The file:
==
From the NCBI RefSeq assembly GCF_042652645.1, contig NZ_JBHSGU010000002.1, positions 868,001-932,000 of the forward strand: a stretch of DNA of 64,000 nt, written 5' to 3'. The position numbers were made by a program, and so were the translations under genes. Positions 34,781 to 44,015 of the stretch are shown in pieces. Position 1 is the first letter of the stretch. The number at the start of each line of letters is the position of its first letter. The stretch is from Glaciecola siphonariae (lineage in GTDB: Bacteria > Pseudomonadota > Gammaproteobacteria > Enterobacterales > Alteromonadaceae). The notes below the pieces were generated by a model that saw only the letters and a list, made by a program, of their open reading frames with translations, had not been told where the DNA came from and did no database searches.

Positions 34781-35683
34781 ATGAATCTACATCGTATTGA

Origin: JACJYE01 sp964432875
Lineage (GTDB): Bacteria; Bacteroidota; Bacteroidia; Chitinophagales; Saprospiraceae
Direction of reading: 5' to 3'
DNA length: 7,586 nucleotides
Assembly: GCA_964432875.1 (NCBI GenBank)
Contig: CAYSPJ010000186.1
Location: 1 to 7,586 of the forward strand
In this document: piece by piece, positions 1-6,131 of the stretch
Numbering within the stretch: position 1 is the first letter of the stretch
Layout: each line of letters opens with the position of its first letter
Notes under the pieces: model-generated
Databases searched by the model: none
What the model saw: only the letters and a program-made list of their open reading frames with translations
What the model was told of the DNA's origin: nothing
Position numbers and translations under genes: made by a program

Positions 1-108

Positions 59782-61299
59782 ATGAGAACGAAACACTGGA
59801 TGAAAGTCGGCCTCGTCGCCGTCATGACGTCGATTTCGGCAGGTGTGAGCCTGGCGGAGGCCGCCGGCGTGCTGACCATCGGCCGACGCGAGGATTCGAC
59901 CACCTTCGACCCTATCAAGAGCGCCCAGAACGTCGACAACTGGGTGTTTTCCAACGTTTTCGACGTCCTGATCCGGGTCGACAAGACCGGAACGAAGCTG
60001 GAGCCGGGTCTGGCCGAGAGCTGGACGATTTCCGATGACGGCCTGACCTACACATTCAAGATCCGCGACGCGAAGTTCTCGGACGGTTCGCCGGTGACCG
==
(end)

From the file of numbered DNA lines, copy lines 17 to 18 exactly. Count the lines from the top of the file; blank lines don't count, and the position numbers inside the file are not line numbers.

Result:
What the model was told of the DNA's origin: nothing
Position numbers and translations under genes: made by a program